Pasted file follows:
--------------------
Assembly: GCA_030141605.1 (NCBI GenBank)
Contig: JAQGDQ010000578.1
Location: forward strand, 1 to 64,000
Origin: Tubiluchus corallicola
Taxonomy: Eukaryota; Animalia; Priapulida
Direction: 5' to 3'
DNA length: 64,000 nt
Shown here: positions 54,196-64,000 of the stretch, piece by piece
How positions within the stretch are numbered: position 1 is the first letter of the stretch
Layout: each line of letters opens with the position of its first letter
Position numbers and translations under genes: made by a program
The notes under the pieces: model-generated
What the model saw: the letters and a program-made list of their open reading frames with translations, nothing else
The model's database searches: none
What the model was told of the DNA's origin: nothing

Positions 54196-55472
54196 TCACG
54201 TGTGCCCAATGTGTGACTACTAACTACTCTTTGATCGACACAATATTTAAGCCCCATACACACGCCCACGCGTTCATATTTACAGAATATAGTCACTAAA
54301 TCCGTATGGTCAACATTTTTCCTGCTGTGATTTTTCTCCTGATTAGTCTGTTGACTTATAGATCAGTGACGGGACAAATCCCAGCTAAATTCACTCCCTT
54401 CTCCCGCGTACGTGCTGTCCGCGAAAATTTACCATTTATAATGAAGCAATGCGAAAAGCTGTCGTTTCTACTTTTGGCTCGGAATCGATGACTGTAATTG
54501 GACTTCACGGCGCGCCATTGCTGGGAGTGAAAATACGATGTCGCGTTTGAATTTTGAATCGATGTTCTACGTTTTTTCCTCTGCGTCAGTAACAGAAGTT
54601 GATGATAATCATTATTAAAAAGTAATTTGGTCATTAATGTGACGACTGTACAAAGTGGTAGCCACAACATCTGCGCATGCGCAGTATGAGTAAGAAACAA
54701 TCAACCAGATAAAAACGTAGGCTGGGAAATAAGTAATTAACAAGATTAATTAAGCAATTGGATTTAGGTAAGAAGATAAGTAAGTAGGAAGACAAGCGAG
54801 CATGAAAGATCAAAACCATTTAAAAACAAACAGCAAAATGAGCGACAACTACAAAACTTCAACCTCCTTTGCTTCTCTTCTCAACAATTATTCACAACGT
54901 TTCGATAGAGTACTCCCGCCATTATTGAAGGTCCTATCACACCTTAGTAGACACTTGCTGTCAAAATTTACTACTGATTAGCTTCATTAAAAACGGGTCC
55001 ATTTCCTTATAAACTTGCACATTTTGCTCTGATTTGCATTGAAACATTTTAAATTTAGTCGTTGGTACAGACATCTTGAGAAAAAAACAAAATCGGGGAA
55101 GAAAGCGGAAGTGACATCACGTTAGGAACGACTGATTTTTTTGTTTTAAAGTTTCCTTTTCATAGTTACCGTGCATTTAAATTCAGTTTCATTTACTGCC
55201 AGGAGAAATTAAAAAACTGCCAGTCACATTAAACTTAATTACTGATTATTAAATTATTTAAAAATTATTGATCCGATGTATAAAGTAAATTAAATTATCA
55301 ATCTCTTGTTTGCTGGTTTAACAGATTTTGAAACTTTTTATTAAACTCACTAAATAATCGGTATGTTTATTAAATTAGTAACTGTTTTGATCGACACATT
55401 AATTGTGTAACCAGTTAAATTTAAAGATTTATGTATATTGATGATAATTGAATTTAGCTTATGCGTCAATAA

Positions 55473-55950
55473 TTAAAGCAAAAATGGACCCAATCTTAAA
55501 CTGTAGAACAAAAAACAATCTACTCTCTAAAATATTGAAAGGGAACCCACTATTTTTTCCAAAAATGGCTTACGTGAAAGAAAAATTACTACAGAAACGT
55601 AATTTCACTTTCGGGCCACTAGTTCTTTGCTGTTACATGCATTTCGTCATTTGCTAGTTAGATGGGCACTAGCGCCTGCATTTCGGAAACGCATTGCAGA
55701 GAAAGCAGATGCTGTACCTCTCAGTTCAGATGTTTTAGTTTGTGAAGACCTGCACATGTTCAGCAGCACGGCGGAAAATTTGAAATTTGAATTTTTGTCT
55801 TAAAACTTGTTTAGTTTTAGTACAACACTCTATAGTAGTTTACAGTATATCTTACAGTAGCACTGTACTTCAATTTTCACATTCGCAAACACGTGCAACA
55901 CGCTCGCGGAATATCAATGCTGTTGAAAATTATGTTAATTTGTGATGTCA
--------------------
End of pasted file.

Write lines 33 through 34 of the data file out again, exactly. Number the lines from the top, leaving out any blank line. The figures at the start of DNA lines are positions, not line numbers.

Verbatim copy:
55501 CTGTAGAACAAAAAACAATCTACTCTCTAAAATATTGAAAGGGAACCCACTATTTTTTCCAAAAATGGCTTACGTGAAAGAAAAATTACTACAGAAACGT
55601 AATTTCACTTTCGGGCCACTAGTTCTTTGCTGTTACATGCATTTCGTCATTTGCTAGTTAGATGGGCACTAGCGCCTGCATTTCGGAAACGCATTGCAGA